Mark Reads ‘The Light Fantastic’: Part 1

In the first part of The Light Fantastic, I don’t even know how to summarize any of this. Intrigued? Then it’s time for Mark to read Discworld.

Holy shit. Well, this is already nothing like I expected.

Actually, that’s not quite true. In terms of the writing and Pratchett’s wit, this is like an enhanced version of The Color of Magic. Things felt a little bit funnier, the parody was a bit sharper, and the weirdness was a bit… weirder. It’s the Discworld. And that means this is par for the course:

… but it is vital to an understanding of the Disc that he – or she – is there, down below the mines and sea ooze and fake fossil bones put there by a Creator with nothing better to do than upset archaeologists and give them silly ideas.

Hey, dinosaurs are the best silly idea. THE BEST. Oh, I loved dinosaurs so much when I was a kid. I don’t dislike them now or anything; they’re just… not my main interest these days. (I’m really into food these days.)

The start of The Light Fantastic is large. It feels all-encompassing. That idea in and of itself is funny to me, since Pratchett ended the last book with a huge cliffhanger, and then he deliberately dawdles about in tons of asides and jokes before he ever begins to tell us what the hell is going on with Rincewind and Twoflower. Instead, he hints towards an ending for this book, one that is going to have far-reaching consequences for this entire universe, namely because:

Actually, the philosophers have got it all wrong. Great A’Tuin is in fact having a great time.

Great A’Tuin is the only creature in the entire universe that knows exactly where it is going.

Of course, philosophers have debated for years about where Great A’Tuin might be going, and have often said how worried they are that they might never find out.

They’re due to find out in about two months. And then they’re really going to worry…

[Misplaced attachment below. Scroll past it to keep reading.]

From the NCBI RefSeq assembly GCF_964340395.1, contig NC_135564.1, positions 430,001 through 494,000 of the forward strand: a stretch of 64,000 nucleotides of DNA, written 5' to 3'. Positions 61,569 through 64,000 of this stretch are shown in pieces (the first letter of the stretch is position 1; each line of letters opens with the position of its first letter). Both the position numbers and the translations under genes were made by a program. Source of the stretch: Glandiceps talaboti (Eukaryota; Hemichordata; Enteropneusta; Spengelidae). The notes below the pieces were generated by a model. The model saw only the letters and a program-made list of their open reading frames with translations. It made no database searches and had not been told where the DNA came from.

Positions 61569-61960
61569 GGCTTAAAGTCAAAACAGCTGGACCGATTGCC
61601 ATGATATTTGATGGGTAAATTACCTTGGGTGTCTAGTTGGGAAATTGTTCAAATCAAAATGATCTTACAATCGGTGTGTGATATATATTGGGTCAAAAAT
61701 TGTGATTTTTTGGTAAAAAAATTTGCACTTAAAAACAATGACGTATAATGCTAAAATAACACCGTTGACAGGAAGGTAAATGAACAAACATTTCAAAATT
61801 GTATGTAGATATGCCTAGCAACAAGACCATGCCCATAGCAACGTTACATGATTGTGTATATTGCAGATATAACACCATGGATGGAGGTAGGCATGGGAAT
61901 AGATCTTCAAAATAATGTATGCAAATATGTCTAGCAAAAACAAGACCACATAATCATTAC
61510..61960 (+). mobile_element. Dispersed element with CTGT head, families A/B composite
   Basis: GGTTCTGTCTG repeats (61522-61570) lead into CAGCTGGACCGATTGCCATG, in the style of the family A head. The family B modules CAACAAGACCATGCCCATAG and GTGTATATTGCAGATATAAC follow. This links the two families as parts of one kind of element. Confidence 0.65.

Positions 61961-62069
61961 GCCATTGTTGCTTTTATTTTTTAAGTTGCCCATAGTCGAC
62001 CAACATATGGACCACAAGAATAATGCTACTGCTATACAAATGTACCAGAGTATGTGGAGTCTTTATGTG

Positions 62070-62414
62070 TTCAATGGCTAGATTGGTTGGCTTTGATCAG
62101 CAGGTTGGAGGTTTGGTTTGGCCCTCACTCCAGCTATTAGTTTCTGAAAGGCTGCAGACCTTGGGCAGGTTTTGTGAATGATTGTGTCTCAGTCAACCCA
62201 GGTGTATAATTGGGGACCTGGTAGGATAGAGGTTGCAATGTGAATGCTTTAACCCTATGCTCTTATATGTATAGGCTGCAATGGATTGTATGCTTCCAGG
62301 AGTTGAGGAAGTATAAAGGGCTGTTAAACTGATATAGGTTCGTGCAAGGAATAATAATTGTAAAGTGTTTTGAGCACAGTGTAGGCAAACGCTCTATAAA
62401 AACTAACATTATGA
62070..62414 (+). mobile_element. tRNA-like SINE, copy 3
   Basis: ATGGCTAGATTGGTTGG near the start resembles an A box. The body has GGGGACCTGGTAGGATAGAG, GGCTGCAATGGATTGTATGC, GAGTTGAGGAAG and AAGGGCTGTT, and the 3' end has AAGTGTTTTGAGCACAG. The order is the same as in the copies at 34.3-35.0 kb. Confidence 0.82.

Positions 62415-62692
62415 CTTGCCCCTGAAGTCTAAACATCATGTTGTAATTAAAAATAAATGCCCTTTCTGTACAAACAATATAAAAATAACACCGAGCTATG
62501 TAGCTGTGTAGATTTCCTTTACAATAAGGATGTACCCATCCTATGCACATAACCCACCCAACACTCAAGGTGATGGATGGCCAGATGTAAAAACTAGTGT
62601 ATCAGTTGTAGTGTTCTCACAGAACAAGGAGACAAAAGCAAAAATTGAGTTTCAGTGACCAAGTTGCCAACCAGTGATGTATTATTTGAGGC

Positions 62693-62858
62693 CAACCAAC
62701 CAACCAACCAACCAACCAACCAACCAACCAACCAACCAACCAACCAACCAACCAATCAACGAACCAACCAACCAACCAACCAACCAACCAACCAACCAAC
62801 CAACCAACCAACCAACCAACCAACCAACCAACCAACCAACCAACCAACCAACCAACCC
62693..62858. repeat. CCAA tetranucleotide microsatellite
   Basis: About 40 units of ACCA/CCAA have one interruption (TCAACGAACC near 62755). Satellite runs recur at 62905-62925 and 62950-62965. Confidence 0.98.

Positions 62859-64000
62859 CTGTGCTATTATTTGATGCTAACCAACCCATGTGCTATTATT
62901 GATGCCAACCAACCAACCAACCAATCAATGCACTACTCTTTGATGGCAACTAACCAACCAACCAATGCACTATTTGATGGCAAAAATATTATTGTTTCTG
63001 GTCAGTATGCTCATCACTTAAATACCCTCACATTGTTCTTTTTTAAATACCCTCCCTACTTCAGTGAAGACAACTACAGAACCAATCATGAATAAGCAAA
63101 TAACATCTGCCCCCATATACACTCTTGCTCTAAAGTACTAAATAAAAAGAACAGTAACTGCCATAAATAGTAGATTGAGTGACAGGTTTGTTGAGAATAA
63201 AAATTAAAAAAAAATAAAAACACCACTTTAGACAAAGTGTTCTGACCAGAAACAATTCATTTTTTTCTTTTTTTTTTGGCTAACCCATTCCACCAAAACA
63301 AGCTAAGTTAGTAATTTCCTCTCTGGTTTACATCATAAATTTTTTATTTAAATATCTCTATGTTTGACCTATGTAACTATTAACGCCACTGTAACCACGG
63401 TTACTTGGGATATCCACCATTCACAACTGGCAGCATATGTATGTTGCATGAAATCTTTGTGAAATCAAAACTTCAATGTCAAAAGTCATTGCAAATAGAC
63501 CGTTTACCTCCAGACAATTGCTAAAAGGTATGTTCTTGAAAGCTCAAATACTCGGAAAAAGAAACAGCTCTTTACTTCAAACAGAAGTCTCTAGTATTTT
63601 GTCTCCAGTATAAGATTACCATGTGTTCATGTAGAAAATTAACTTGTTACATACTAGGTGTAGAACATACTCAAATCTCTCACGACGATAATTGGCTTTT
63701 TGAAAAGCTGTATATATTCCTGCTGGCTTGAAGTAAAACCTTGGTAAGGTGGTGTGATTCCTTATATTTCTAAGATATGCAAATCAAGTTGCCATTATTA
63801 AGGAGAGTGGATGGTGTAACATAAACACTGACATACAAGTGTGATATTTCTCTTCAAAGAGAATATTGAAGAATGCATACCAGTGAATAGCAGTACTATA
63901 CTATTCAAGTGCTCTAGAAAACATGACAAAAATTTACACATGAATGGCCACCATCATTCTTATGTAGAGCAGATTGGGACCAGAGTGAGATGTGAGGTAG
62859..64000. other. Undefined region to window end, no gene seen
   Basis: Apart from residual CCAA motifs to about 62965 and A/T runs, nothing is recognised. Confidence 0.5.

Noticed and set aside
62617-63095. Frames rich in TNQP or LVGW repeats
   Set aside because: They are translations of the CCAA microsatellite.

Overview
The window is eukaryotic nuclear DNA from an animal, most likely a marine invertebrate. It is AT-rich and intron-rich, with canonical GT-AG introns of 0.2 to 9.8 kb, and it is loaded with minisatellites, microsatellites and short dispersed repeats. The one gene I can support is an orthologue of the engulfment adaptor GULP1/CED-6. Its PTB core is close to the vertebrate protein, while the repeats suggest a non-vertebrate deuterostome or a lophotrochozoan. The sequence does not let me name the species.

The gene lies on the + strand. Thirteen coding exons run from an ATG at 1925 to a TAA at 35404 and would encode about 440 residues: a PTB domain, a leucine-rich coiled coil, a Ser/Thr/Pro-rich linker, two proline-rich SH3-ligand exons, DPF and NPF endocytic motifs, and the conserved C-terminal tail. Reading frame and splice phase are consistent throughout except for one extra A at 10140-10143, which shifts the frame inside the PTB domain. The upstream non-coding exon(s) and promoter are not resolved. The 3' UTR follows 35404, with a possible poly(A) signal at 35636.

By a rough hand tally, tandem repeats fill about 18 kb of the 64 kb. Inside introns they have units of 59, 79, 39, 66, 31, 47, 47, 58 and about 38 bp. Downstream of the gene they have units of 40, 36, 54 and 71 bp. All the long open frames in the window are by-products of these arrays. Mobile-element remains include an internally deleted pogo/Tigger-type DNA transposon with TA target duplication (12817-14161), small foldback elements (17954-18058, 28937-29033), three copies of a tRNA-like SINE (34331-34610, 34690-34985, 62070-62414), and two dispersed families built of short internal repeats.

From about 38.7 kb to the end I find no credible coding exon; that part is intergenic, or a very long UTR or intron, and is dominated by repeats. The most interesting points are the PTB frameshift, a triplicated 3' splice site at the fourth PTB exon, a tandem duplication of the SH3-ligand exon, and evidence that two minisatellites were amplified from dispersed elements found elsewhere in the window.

LIKE, THIS ISN’T EVEN SOMETHING I EVER CONSIDERED. Great A’Tuin is going somewhere? They’re not just floating through space because This Is What You Do? Oh god. OH GOD.

We do finally catch up with Twoflower, onboard the Potent Voyager, which is voyaging down into space, the result of the “one thousand percent successful” escape attempt from Krull, and Rincewind is just two miles above him, also plunging through space while reliving his life in a whole lot more detail than most people experience. And really, I’m so tickled that this is both a summary of the events of the last book and an utter parody of when books that are part of a series summarize events that happen before said book. That’s a fine line between the two of them, and it’s something that Pratchett balanced well in The Color of Magic.

It’s also clear that something huge is happening amidst all the humor. Pratchett is quick to introduce new characters, all at the Unseen University, namely Galder Weatherwax, who has a lot of titles that I won’t repeat here. Please, please tell me there is fanart of the half-dozen wizards in nightshirts standing outside the door to the room that holds the Octavo. I particularly need to see Galder with his fluffy pompom slippers. THIS IS A GREAT NEED AND SHOULD THUS BE TAKEN VERY SERIOUSLY. I am guessing that because of Rincewind’s plunge and subsequent subconscious attempt to say the spell he holds within his mind, the other seven spells in the Octavo are getting… well, restless. That’s an understatement, of course, because they aren’t just restles.


Which is only a technicality, though. As I understood it, as the that wave of potentiality swept upwards in the university, eventually spreading a massive Change spell that encompassed the entire known Discworld, it altered everything to keep it exactly the same, aside from two details: Rincewind was no longer plunging into space, and the Potent Voyager was now sitting at the bottom of the lake. There’s a lot that happens in between that, and I can’t ignore the hint that the seven remaining spells in the Octavo probably changed the Discworld just to prevent the eighth sibling spell of theirs from dying within a failed wizard’s head. Like, that’s probably what happened, right?